The EU Supreme Court has issued a ruling requiring Irish courts to take remedial action to ensure that veterinary products sold in Ireland are labeled in Irish.
In its first-ever full judgment in an Irish-language case, the Court of Justice of the European Union stated that national courts do not disregard the obligations of EU Member States to ensure that EU law is correctly transposed into their own country’s law can leave.
Although it has been possible since 1973 to bring a case to the ECJ in Irish as one of the EU’s 24 official languages, this has never happened before.
The verdict is a huge victory for an Irish-speaking activist, Peadar MacFhlannchadha of Moycullen, Co Galway, who brought the Department of Agriculture, Food and the Navy to court in 2016.
The case was referred by the High Court in Dublin to the Luxembourg-based court after MacFhlannchadha sought a statement from the court that the department had failed to correctly transpose an EU directive on the labeling of veterinary medicinal products into Irish law.
The department had argued that MacFhlannchadha had no authority to initiate such a process, claiming that the problem could have profound implications for the entire agricultural sector, the economy as a whole, and indeed human and animal health.
It was vital that an adequate supply and supply of veterinary medicines continued to be available in Ireland.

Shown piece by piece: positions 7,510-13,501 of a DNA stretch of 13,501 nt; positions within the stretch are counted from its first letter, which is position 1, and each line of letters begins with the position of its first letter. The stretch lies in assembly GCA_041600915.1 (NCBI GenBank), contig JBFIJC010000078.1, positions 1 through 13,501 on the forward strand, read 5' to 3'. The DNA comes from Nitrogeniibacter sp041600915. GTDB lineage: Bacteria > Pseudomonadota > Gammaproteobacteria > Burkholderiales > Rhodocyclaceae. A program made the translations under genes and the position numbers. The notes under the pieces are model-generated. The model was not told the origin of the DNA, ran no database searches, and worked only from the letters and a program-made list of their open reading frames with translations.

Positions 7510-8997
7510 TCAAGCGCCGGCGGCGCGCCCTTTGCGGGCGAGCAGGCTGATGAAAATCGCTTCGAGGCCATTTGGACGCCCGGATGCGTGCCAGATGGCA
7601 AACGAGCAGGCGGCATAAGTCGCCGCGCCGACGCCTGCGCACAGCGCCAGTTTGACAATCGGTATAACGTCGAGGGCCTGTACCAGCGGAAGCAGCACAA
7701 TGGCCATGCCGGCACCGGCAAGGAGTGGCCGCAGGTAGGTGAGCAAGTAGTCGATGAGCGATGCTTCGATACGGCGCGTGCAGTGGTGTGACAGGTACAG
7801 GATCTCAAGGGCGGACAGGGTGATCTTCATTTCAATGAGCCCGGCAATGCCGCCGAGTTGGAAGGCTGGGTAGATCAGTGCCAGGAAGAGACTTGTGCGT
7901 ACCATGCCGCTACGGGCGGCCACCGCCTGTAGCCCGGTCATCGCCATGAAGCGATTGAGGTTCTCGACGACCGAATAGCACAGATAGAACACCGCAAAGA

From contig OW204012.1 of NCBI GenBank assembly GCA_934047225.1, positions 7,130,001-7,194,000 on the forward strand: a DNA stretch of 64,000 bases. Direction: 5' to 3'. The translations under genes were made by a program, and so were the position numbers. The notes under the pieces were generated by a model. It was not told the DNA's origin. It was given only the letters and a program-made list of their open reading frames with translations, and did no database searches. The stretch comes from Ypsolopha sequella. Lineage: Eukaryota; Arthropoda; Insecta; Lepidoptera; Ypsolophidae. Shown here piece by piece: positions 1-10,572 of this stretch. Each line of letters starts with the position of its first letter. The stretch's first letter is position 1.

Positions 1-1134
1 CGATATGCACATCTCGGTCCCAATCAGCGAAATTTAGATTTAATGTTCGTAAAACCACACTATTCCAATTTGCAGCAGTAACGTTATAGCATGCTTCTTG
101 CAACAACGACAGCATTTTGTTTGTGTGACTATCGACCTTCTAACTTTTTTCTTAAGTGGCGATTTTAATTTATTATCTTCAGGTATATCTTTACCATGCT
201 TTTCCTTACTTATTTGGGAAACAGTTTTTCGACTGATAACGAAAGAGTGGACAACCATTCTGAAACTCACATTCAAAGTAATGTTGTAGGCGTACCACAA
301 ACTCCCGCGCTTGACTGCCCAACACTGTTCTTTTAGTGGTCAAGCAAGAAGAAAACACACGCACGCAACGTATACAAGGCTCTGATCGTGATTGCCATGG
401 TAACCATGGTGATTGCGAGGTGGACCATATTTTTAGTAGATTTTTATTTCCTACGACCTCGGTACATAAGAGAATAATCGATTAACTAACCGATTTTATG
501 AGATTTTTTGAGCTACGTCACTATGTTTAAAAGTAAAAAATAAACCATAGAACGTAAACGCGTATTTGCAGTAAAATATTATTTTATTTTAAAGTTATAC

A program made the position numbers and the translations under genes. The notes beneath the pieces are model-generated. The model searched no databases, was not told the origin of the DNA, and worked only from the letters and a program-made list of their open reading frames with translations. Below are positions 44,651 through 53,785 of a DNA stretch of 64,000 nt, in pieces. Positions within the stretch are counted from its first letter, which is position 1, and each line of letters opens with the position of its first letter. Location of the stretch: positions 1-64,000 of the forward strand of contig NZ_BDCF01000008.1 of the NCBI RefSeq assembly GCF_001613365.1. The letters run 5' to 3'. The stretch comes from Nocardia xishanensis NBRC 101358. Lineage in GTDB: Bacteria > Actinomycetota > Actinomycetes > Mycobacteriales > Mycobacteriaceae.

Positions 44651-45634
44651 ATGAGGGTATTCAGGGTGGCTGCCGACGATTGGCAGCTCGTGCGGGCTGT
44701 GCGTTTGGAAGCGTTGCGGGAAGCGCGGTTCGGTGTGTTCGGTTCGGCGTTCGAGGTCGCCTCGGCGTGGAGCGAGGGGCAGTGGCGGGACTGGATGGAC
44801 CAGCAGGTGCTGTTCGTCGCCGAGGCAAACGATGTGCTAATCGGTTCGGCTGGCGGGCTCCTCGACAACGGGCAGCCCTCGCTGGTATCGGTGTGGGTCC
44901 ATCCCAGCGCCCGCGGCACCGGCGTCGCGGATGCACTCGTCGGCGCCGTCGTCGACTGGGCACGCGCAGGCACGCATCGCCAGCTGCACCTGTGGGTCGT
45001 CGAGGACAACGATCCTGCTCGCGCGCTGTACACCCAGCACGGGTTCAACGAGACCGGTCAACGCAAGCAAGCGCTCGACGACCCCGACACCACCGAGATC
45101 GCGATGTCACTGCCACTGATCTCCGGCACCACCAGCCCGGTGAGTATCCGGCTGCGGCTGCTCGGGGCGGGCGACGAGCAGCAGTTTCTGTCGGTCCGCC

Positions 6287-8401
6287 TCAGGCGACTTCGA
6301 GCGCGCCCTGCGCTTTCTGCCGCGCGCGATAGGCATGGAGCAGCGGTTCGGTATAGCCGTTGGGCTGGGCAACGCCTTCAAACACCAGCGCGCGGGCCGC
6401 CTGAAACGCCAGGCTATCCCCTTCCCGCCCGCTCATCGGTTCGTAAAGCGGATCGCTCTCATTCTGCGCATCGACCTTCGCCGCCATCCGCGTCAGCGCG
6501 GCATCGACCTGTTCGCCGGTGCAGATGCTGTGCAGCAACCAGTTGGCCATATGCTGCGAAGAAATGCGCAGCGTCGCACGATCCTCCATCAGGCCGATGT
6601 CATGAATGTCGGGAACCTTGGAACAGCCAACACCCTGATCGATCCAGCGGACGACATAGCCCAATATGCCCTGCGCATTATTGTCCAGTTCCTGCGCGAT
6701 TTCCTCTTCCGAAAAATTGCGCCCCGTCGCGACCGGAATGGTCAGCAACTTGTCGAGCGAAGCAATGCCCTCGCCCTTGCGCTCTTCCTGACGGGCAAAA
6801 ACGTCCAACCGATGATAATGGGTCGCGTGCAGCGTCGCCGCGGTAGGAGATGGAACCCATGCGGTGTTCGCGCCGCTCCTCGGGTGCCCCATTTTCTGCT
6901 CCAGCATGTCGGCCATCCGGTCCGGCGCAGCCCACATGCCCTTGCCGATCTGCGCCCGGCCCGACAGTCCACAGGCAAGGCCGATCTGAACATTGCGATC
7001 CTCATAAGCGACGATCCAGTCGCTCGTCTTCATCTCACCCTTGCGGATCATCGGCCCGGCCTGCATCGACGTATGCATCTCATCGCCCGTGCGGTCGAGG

The division warned that suppliers of veterinary medicines would likely withdraw completely from the Irish market if they were required to provide labeling in both Irish and English.
The High Court agreed with MacFhlannchadha that the Irish legal instrument transposing the EU Directive is incompatible with EU law as there is no requirement to label such products in both Irish and English
The Irish regulation ensures that no medicinal product sold in Ireland is labeled in Irish.
However, the High Court postponed the order in this case as Justice Úna Ní Raifeartaigh found that a new EU regulation due to come into force in January 2022 would challenge MacFhlannchadha’s argument.
She asked for guidance on whether she could refuse MacFhlannchadha’s request on the grounds that it would be reversed by the entry into force of the new regulation.
# Open journalism
No news is bad news
Support the journal
Your contributions will help us keep delivering the stories that matter to you
Support us now
This will give EU Member States a discretion in the languages required for veterinary medicinal products, making the existing Irish legal instrument fully applicable under EU law.
However, today’s ECJ ruling states that courts in EU member states must exercise their powers to take remedial action to address national laws that incorrectly implement EU law.
The ECJ said the provisions of the existing directive will remain binding until repealed and replaced by the new one next year.
The ruling is also surprising as it reverses the legal opinion of an Advocate General for the ECJ, published in January, which recommended that the Irish courts postpone the statement MacFhlannchadha requested
A spokesman for the ECJ said it was “a strange, happy coincidence” that the court’s first trial in Irish took place on St. Patrick’s Day in nearly 50 years.